Book Review: Regulating Government: the Positive-sum Solution by Dwight R. Lee and Richard B. McKenzie
JUNE 01, 1987 by WILLIAM H. PETERSON
Lexington Books, D.C. Heath and Co., 125 Spring Street, Lexington. Massachusetts 02173 • 1986 • 206 pages, • $22.95
Quite a few journalists and intellectuals were bewildered late last year when James Buchanan won the Nobel Prize in Economics for his theory of public choice.
James Buchanan? Public choice? What goes on? Fortunately, a book comes along which applies, in a timely and illuminating fashion, the ground-breaking yet commonsensical work of Buchanan and his fellow thinker, Gordon Tul-lock, both of whom are professors at George Mason, University and distinguished members of The Mont Pelerin Society.
The book is Regulating Government, a valuable study by two students of Buchanan and Tullock at their Center for the Study of Public Choice. Dwight Lee holds the Ramsey Chair of Private Enterprise at the University of Georgia; Richard McKenzie serves as professor of economics at Clemson University and senior fellow at The Heritage Foundation.
The Lee-McKenzie thesis is plain: Public choice theory assumes, rather persuasively, that voters, legislators, and bureaucrats act mainly in their own interest, that political science and economics are thereby tied together in terms of incentives, that accordingly what we Americans need now is not regulation by government but regulation of government.
For government today, point out the authors, is a lot more than a referee; to quite an extent it is a participating player. It educates our children, aids foreign nations, delivers the mail, runs Amtrak, pensions the old, and much more. In the case of agriculture, government forces citizens to pay for unwanted or “surplus” farm goods—making them public goods—which it proceeds to buy, store, and hand out in the form of school lunches, senior citizens nutritional programs, low- income surplus butter and cheese distributions, and Public Law 480 “Food for Peace” foreign donations.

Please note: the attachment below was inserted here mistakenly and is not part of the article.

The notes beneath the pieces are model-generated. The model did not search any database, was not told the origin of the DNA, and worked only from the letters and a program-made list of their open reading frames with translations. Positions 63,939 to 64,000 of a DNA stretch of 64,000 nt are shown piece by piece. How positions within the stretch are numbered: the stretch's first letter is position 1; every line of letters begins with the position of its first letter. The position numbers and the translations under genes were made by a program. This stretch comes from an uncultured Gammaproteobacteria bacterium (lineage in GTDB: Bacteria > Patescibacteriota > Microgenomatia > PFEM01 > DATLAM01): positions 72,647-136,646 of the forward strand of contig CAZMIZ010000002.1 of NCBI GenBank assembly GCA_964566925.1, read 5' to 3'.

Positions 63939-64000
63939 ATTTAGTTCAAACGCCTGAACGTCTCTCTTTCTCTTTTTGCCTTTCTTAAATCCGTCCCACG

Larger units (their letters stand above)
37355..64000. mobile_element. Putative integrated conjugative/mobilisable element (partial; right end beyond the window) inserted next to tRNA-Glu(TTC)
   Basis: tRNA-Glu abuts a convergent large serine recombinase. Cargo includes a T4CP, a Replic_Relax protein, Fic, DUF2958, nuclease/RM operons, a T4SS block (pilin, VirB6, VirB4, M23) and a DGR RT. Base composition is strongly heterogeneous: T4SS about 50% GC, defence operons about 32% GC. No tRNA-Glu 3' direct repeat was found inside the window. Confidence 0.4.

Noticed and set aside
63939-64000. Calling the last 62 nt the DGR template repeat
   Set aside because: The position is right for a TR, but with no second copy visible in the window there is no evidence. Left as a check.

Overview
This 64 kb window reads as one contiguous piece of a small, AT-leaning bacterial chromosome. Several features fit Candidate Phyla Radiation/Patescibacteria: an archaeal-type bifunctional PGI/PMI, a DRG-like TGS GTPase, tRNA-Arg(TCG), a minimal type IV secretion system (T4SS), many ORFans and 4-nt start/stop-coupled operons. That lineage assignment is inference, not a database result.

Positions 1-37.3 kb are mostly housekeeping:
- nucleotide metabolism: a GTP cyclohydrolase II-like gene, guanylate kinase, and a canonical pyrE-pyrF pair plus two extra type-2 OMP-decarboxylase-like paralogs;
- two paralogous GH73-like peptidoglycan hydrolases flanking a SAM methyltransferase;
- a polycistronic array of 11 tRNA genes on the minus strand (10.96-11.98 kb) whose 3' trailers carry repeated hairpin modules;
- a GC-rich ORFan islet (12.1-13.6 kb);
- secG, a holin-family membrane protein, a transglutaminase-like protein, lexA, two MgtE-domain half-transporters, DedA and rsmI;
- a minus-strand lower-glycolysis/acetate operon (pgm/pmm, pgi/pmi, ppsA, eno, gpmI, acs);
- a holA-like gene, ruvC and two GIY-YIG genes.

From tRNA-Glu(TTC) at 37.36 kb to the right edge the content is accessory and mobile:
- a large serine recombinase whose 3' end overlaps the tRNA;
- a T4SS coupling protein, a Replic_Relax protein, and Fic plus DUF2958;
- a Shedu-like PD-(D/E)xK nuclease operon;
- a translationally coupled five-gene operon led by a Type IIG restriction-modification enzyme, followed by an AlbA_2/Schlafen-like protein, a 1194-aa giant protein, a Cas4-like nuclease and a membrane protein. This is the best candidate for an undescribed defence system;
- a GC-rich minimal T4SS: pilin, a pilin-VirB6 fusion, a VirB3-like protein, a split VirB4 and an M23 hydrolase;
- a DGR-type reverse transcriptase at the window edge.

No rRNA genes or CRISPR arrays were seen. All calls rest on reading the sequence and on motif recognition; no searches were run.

Professors Lee and McKenzie thus clarify some of the vital distinctions between private goods and public goods. Private goods engender conservation and positive-sum trade—trade which synergizes mutual gain. Public goods engender waste if not plunder—zero- if not minus-sum “solutions” to social opportunities which hence become social problems.
Cows and chickens, for example, are private goods, and nobody sees any chance of shortages or “endangered species” in such goods. Snail darters and blue whales, on the other hand, are declared to be endangered species and thereby, in effect, public goods. Accordingly, people who otherwise place high value on individual freedom urge not privatization of whaling (which is technically possible) but government controls on whalers.
Drs. Lee and McKenzie are anything but anarchists; they are Lockeans, holding that the end of law is not to abolish or restrain but to preserve and enlarge human liberty. In this year of our Constitutional Bicentennial, these two Public Choicers make the point that the raison d’être of constitutional constraints on government is to prevent people from doing through government that which they would not do in the absence of government. The very purpose of constraints on government is the same as the purpose of government. Here they echo James Madison who, in arguing for ratification of the U.S. Constitution, wrote in The Federalist:
If men were angels, no government would be necessary. If angels were to govern men, neither external nor internal controls on government would be necessary. In framing a government which is to be administered by men over men, the great difficulty lies in this: you must first enable the government to control the governed; and in the next place oblige it to control itself.